Comfort soup

I remember the exact time my love affair with kimchi began. I’d just written a 3-hour exam, all essay questions, and I was ravenous. But on a Sunday afternoon in downtown Vancouver, there wasn’t much choice. Finally I wandered into a Korean internet café that also served some hot dishes. I ordered the bulgogi plate which was served with the ubiquitous small dish of spicy fermented cabbage. You know how when you’re really hungry, anything you eat tastes delicious? I’d had kimchi before, but it had left me cold. Now, I was in love.

Soon after, I moved in with a Japanese friend who also loves kimchi. One cold night, she boiled up a soup pot, adding almost an entire jar of kimchi to the hot water, along with thinly sliced pork.  Sharing that soup with her at her kitchen table is still one of my favourite food memories.

My mom is partial to a Korean tofu soup, so when I found a recipe for Spicy Kimchi Tofu Stew, I knew I had to make it to welcome her home from her Christmas trip to Vancouver. For me, a steaming bowl of this red-gold soup is satisfying, comforting, and evocative of many good memories—the very best kind of food.

Spicy Kimchi Tofu Soup
Adapted from Bon Appetit

1 16-oz. package silken tofu, cut into 1” pieces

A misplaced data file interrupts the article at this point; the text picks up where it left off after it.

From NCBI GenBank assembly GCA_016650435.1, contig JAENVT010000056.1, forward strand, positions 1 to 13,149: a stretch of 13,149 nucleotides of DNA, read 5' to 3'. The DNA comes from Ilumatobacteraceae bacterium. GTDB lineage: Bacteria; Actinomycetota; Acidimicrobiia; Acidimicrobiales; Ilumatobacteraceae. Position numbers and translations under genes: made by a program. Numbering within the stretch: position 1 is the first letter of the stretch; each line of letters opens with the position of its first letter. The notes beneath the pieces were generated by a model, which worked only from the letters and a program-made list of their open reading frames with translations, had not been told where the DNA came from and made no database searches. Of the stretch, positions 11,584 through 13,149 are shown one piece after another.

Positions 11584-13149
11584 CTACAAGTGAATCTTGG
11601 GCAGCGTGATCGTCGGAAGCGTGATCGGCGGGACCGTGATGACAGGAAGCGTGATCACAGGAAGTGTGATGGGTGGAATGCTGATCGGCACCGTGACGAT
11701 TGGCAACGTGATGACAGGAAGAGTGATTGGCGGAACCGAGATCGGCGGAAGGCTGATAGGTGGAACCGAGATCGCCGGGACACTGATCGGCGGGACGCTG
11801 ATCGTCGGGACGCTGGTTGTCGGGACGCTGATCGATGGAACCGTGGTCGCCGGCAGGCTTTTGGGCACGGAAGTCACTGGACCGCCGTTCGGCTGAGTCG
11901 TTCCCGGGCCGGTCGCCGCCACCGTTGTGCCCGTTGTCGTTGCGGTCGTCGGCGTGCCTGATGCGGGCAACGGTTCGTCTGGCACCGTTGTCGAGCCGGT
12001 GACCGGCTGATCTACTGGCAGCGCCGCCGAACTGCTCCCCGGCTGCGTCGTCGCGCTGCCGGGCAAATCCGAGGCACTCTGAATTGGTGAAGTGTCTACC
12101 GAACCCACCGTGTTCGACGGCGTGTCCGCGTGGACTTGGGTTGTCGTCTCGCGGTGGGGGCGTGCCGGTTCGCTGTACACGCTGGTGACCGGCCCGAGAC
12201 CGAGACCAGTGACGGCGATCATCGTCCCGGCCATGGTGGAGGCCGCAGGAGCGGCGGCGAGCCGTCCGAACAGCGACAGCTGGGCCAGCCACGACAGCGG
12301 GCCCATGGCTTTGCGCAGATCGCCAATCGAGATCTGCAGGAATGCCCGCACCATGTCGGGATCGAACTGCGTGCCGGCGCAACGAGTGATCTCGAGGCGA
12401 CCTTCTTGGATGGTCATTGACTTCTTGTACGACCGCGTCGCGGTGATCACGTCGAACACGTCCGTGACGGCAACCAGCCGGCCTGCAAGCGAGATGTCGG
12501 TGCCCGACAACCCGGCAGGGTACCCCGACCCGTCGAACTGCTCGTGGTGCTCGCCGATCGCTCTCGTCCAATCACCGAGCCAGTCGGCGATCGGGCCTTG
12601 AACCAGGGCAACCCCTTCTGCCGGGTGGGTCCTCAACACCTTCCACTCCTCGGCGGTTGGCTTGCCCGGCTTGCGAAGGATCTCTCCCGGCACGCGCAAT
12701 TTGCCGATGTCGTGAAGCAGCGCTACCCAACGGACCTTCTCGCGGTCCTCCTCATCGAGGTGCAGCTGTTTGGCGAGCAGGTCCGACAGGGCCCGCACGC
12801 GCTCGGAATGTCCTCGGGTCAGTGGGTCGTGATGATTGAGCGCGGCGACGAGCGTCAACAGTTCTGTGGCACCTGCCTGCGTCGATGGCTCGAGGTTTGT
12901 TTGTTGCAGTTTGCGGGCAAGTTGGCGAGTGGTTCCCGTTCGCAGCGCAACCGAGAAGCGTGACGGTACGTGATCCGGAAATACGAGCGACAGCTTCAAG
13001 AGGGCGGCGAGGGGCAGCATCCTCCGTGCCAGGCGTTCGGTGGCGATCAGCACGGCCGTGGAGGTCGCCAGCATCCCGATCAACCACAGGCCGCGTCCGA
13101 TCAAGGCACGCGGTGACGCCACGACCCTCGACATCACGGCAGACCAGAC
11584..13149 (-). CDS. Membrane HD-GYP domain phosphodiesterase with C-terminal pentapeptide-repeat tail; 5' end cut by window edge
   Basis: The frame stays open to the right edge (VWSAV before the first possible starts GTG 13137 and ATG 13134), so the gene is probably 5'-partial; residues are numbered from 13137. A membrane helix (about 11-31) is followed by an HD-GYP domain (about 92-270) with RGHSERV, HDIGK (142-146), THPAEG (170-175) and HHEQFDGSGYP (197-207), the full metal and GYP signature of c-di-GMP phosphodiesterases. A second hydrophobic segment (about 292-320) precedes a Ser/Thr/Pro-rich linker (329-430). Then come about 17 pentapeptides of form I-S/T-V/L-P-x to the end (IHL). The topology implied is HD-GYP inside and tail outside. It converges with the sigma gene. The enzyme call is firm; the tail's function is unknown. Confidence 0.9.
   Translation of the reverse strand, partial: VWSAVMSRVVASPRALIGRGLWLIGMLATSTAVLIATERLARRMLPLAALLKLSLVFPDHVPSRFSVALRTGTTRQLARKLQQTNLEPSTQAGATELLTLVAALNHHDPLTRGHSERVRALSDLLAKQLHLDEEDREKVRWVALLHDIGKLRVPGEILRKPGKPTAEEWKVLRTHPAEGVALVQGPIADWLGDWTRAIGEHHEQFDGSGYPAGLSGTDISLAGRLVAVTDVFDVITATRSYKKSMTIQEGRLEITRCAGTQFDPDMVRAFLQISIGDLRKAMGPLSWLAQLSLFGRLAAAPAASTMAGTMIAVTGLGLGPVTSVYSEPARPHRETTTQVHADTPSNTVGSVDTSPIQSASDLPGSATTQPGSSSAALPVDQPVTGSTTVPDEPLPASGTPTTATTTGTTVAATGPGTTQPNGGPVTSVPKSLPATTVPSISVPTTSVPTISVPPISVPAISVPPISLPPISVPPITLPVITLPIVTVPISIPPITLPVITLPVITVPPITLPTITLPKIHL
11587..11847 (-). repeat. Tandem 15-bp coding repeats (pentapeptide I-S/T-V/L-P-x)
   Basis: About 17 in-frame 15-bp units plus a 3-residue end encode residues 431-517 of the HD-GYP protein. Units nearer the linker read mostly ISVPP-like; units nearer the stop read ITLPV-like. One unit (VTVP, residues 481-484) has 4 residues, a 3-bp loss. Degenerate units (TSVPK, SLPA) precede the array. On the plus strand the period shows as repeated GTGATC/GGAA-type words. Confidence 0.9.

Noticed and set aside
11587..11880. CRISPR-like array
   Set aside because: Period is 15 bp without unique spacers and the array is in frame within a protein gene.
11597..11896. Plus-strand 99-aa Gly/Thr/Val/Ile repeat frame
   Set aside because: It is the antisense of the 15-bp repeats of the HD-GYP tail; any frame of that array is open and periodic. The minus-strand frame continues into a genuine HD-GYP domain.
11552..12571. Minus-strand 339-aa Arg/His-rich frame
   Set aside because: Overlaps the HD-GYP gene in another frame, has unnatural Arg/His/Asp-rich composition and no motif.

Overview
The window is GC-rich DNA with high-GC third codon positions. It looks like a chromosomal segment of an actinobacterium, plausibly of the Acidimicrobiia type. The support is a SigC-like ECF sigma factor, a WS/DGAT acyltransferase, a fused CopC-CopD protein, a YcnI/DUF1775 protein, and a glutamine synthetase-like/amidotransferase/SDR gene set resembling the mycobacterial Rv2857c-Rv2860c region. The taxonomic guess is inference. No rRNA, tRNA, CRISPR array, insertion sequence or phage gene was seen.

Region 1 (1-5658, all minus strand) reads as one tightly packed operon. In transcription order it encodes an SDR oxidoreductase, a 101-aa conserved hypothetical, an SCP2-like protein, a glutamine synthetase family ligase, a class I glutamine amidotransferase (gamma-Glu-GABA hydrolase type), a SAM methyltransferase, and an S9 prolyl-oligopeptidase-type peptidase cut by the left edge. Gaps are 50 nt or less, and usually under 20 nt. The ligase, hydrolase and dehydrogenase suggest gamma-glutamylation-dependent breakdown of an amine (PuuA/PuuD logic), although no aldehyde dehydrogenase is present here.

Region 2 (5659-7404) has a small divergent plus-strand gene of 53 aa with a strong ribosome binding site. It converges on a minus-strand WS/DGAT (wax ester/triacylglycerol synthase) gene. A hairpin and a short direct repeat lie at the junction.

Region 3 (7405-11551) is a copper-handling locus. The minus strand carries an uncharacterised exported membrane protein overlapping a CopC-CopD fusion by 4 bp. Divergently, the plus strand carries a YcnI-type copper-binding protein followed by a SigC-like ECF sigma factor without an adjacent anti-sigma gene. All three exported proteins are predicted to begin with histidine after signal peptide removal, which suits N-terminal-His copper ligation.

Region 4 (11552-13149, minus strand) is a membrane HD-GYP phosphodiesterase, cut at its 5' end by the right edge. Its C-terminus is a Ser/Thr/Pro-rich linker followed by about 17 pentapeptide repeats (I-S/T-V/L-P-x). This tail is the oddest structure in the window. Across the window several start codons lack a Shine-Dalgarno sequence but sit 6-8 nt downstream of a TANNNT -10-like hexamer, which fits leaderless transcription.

1 tablespoon vegetable oil
4 cups cabbage kimchi, drained and chopped (reserve the liquid)
2 tablespoons gochujang (Korean hot pepper paste)
12 pieces thinly sliced pork
8 green onions, cut into 1” pieces (finely chop a handful of them and aside for garnishing)
2 tablespoons reduced-sodium soy sauce
1 tablespoon toasted sesame oil
Freshly ground black pepper
2 tablespoons toasted sesame seeds

Bring a large pot of salted water to a boil. Reduce heat and carefully add the tofu. Simmer gently until slightly puffed and firmed up, about 4 minutes. Using a slotted spoon, transfer the tofu to a medium bowl and set aside.

Empty the pot and put it back on medium-high heat. Heat the vegetable oil. Add  the kimchi and gochujang and cook, stirring often, until beginning to brown, 5–8 minutes. Add the kimchi liquid and 8 cups water. Bring to a boil, reduce heat, and simmer until kimchi is softened and translucent, 35–40 minutes.

Add the pork, scallions, soy sauce, and tofu; simmer gently until tofu has absorbed flavors, 15-20 minutes. Don’t worry if the tofu falls apart a little. Add the sesame oil and season with salt and pepper. Ladle the soup into bowls and garnish with sesame seeds and remaining green onions.

Serves 6 as a first course.

New flavours on one of North America’s oldest streets

On the brunch menu: lechon kawali with coconut waffles
On the brunch menu: lechon kawali with coconut waffles

I was overjoyed when, in the middle of a chat about Asian cuisine, the Indonesian waiter at one of my favourite restaurants, Gado-Gado, told me that there was a new Filipino restaurant on rue Notre Dame, just a couple of blocks from where I live.

But I have to admit it was a little surreal at first to eat at Junior.

First of all, most of the clientele are non-Pinoy. Second, being typical Montrealers, they insist on having wine with their pork adobo. Third, many of the servers are non-Pinoy as well, and they love explaining the menu to me and giving me their recommendations.